The term slava (Pl. slave) derives from the Serbian and denotes a big celebration taking place on the day of the patron saint of the family. Literarily translated the term slava means "praise" or "honour". The party represents the most important religious celebration, within the Serbian-Orthodox circle, of the year and has been taken on by Serbian-Orthodox Roma groups. Other Slavic nations do not have this custom. For the Kalderaš who came to Austria in the 1960's as migrant workers it still represents a central element in their celebration tradition.

The day of the patron saint of the family is passed on from one generation to the next. It is also part of the tradition of the non-Roma that the father is the one who bequeaths the slava to the first-born son if possible.

O sveti steva sî koģa muře dešći slava, kaj slavilas muře poposko papo; aj aśel kadà, svako del peskê śaves koģa slava.
"Saint Steva is the celebration from my father, this celebration was held already by the grandfather of my grandfather. Like this it will be also in future, everyone passes on this celebration to his son."

The Austrian Kalderaš use the following formula for passing on the tradition:

Muro Śavo, čestitiv či slava tu san akana nevo slavari, te inkres amari tradicija, te na xasares e slava!
"My son, I wish you all the best, you are the new celebrating one, maintain our celebration, don’t loose it!"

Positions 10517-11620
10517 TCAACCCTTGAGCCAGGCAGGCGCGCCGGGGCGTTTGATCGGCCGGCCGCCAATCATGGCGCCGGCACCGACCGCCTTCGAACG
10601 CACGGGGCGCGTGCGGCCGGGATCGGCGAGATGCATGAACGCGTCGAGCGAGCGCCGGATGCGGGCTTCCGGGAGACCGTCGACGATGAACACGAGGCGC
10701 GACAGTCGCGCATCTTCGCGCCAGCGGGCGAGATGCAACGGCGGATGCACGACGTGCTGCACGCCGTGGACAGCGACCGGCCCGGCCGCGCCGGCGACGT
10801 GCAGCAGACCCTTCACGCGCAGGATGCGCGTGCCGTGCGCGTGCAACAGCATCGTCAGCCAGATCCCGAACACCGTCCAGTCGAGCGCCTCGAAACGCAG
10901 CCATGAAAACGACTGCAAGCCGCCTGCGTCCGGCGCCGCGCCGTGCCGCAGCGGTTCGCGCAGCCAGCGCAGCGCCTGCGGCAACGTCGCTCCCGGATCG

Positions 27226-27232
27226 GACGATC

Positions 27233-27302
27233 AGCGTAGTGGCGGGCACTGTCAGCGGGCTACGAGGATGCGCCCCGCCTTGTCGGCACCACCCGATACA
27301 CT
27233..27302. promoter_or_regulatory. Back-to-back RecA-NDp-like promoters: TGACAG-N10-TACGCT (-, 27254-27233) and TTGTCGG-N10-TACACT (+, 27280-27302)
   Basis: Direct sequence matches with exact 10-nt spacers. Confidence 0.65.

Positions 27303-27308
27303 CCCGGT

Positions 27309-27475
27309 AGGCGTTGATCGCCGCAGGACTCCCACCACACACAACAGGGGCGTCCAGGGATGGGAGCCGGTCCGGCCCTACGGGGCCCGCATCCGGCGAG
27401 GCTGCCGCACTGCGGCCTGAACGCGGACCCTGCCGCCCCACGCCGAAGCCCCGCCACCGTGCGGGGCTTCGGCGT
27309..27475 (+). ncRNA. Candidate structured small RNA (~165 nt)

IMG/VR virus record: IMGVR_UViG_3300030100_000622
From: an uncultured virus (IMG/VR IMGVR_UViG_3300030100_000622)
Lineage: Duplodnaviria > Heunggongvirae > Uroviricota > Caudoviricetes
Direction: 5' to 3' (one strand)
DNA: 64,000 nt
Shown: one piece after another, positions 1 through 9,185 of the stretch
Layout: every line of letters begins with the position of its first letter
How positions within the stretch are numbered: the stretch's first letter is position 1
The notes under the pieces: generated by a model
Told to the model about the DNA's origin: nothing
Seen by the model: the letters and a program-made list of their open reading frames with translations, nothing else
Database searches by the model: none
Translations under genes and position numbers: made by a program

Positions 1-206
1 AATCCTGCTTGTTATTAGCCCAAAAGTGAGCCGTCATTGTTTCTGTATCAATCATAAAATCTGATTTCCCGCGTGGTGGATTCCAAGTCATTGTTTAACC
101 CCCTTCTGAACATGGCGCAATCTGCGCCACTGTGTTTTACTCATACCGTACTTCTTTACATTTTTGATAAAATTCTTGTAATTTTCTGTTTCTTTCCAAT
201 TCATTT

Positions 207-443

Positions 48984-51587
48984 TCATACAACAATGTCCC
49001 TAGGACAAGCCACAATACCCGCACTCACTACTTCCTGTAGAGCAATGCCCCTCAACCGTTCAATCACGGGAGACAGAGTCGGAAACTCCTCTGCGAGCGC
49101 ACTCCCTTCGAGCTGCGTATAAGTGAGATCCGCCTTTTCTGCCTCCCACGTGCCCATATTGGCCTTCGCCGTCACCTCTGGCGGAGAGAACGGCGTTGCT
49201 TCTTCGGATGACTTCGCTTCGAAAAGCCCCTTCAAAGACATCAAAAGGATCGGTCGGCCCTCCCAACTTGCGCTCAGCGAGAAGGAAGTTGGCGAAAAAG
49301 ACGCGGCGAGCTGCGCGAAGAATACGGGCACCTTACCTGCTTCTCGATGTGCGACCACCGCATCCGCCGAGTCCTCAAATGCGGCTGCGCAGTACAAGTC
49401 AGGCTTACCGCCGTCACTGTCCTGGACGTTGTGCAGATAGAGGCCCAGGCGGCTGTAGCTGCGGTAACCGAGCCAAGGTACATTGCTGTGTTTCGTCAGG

The wife always takes on the celebrations of the male head of the family. While she is not married she celebrates the slava of her father, and after having married, the slava of her husband. The difference with the Gadže however is that the Roma pass on their slave much earlier. The non-Roma traditionally pass on the slava not before the head of the family is close to death.

In the Serbian-Orthodox ecclesiastical calendar there are 12 days for when a slava may be celebrated (e.g.: Sveti Nikola on the 19th of December; Sveti Stefan on the 9th of January).

The choice of a certain date may have practical reasons and can be linked to the respective saint, or can go back to a vow that has been taken for a saint to give assistance. It is possible that one family celebrates more slave each year, in most cases two or three; the inherited slava of the father and their own one. The relationship of the Kalderaš with their slava can be solved if according to the opinion of the head of the family, the relevant saint does not bring for them good luck anymore.

"It is possible that a man always works hard and in a diligent way but continues to be unhappy in his life. Nothing works out, there is always something terrible that happens, but it is never the fault of the man. Then he takes another saint because the first one was no good for the man."

Due to the fact that the Orthodox ecclesiastical calendar does not correspond to the Roman-Catholic one, and Orthodox feast days can be workdays in Austria, the celebration of slava-festivities can be quite difficult. The celebration, however, is obligatory. Even if it is impossible for the head of the family to celebrate with friends and relatives, he at least has to celebrate the religious ceremony.